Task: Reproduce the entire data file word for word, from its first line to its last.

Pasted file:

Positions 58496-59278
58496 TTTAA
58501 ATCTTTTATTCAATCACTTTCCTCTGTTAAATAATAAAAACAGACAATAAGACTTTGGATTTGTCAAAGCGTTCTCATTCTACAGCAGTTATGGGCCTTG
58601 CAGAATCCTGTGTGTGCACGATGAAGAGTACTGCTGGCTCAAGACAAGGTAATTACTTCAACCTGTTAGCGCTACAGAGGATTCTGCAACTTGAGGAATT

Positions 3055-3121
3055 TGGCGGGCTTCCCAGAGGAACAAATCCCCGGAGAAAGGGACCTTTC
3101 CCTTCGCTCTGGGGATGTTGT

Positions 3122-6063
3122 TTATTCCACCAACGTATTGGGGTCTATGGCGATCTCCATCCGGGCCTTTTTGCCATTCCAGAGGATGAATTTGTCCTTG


Positions 58496-59278
58496 TTTAA
58501 ATCTTTTATTCAATCACTTTCCTCTGTTAAATAATAAAAACAGACAATAAGACTTTGGATTTGTCAAAGCGTTCTCATTCTACAGCAGTTATGGGCCTTG
58601 CAGAATCCTGTGTGTGCACGATGAAGAGTACTGCTGGCTCAAGACAAGGTAATTACTTCAACCTGTTAGCGCTACAGAGGATTCTGCAACTTGAGGAATT

Positions 3055-3121
3055 TGGCGGGCTTCCCAGAGGAACAAATCCCCGGAGAAAGGGACCTTTC
3101 CCTTCGCTCTGGGGATGTTGT

Positions 3122-6063
3122 TTATTCCACCAACGTATTGGGGTCTATGGCGATCTCCATCCGGGCCTTTTTGCCATTCCAGAGGATGAATTTGTCCTTG